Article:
Counterterrorism

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Terrorism has been a long-standing challenge for the international community. With its significant body of work on terrorism, RAND has an impressive record of advising the public on individual preparedness, first responders on crisis management, and policymakers on counterterrorism strategies at home and abroad.

  • A woman speaking in a community meeting, photo by Hero Images/Getty Images

    Research Brief

    How to Strengthen Terrorism Prevention Efforts

    Feb 14, 2019

    Shortfalls in national terrorism prevention efforts have come not only from limited programmatic focus and resource investment, but also from critics seeking to constrain or halt such efforts. The most effective path for the U.S. government would be to support state, local, nongovernmental, and private terrorism prevention efforts rather than building capabilities itself.

  • Armed fighters over a background of Syrian, Iraqi, and U.S. currencies and gold ingots, photos by zabelin, Cimmerian, Vitoria Holdings LLC, and johan10/Getty Images

    Report

    U.S. Efforts Are Essential to Counter an Islamic State Comeback

    Aug 7, 2019

    The Islamic State can no longer rely on local funding sources as it did when it controlled territory. But as an insurgency, its expenses are far lower. With revenue from criminal activities and the cash it hoarded, the group will survive as a clandestine terrorist movement. Counterfinance, intelligence, and possibly military action will be needed.

Explore Counterterrorism

  • Gulbahar Jelilova, an ethnic Uighur activist from Kazakhstan, poses for a photograph in Istanbul, Turkey, November 16, 2018, photo by Murad Sezer/Reuters

    Commentary

    How Washington Could Make Beijing Listen on Xinjiang

    In autonomous Xinjiang, at least one million ethnic Uighurs, Kazakhs, and other Muslim minorities have been incarcerated by the Chinese government. What can the United States and its allies do to help defuse this humanitarian crisis?

    Jan 17, 2020

  • A French soldier uses a sniffer dog to check for explosives during an area control operation in the Gourma region during the Operation Barkhane in Ndaki, Mali, July 29, 2019, photo by Benoit Tessier/Reuters

    Commentary

    Abandoning West Africa Carries Risks for U.S.

    News that the U.S. Department of Defense is contemplating a major drawdown in West Africa comes as the region is in crisis. For Americans, the Sahel crisis raises a fundamental question: Beyond basic humanitarian concern, if the Sahel falls apart, why should Americans care?

    Jan 3, 2020

  • Blog

    Most Popular RAND Research of 2019

    The search for lasting solutions to difficult policy problems starts with facts. Here are the 10 research projects that rand.org readers engaged with the most in 2019.

    Dec 24, 2019

  • Senegalese peacekeepers during a military operation in the Mopti region of Mali, July 5, 2019, photo by Gema Cortes/MINUSMA / CC BY-NC-SA 2.0

    Commentary

    Mali Violence Shows Limits of Intervention

    Each year brings more violence to Mali and its neighbors. Mali and Burkina Faso are rapidly destabilizing; the situation in Niger is less dire, but that is hardly a commendation. Why is the violence in Mali getting worse given the significant efforts by the international community to stem it?

    Nov 22, 2019

  • A man prays at a memorial outside the Tree of Life synagogue in Pittsburgh, Pennsylvania, following a mass shooting there four days earlier, October 31, 2018, photo by Cathal McNaughton/Reuters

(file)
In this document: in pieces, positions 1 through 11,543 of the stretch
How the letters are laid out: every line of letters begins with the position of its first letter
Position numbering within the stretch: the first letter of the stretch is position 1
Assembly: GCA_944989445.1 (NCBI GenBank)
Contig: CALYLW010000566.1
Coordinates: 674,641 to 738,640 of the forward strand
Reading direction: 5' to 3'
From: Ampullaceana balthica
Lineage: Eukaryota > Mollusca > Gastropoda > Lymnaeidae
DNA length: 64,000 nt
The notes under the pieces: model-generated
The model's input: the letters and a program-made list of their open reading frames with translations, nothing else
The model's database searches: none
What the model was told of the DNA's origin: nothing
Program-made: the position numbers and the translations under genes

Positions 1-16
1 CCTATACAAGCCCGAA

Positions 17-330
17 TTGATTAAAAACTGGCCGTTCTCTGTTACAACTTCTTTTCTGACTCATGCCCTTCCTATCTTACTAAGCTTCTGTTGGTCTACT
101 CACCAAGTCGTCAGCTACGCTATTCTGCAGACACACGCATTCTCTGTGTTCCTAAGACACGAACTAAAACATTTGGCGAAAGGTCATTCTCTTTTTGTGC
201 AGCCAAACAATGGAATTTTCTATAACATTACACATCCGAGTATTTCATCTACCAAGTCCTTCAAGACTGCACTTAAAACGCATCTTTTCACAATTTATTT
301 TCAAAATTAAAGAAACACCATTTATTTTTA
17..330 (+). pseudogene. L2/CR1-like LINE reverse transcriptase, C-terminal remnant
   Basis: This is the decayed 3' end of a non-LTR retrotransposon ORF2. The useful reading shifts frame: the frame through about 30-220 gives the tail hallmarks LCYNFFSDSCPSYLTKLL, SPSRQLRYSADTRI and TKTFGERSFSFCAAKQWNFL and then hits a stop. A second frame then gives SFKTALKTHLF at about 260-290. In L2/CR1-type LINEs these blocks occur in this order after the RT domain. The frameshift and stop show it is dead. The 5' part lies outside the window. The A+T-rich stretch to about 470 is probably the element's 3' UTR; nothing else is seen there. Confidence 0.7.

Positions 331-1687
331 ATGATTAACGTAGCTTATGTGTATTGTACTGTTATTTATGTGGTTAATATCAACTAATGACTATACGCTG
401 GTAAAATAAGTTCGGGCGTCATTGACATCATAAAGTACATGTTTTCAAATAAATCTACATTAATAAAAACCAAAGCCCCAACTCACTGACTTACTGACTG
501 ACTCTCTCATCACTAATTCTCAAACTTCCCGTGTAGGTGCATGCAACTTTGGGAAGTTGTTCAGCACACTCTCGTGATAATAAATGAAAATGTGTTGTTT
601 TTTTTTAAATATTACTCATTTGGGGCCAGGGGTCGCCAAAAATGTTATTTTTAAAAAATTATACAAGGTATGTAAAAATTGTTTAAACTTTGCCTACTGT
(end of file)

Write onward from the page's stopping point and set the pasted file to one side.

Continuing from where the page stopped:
Commentary

    One Year After Tree of Life, We Still Aren't Talking Enough About Violent White Supremacy

    In the year since a gunman killed 11 worshippers in a Pittsburgh synagogue, the conversation about white supremacy has grown louder. But the United States still has a long way to go in dealing with this threat.

    Oct 27, 2019

  • A convoy of U.S. vehicles after withdrawing from northern Syria, on the outskirts of Dohuk, Iraq, October 21, 2019, photo by Ari Jalal/Reuters

    Commentary

    How the U.S. Withdrawal from Syria Provides a Boost to ISIS

    President Trump's decision to withdraw U.S. troops from Syria could provide the ISIS terrorist group with the time and space to regrow its organization and extend its networks throughout the Middle East. The longer-term strategic effects of the decision could reverberate in the region for years to come.

    Oct 21, 2019

  • Iran's Supreme Leader Ayatollah Ali Khamenei delivers a speech during a ceremony marking the death anniversary of the founder of the Islamic Republic Ayatollah Ruhollah Khomeini, in Tehran, Iran, June 4, 2017, photo by TIMA/Reuters

    Commentary

    Iran, the Unitary State

    Current and future U.S. policy toward Iran must begin with the premise that the Islamic Republic is the sum of its parts and that to try to empower moderates or disempower hard-liners is naive. Rather, Washington should strive to deal with Iran as it is, not as Washington wishes it were.

    Oct 18, 2019

  • Supporters of Lebanon's Hezbollah leader Sayyed Hassan Nasrallah wave Hezbollah and Lebanese flags at a rally marking the 10th anniversary of the end of Hezbollah's 2006 war with Israel, in Bint Jbeil, Lebanon August 13, 2016, photo by AZIZ TAHER/Reuters

    Commentary

    Iran's Proxies Are More Powerful Than Ever

    The Trump administration has pursued a so-called maximum pressure strategy designed to alter the course of Iran's foreign and security policies, which relies heavily on sanctions to change Iranian behavior. Financial sanctions are an important part of any counterterrorism strategy. But they aren't enough.

    Oct 16, 2019

  • The al-Hol displacement camp in Hasaka governorate, Syria, holds thousands of detainees linked to ISIS, April 2, 2019, photo by Ali Hashisho/Reuters

    Commentary

    The Terrorist Threat Posed by Neglect and Indifference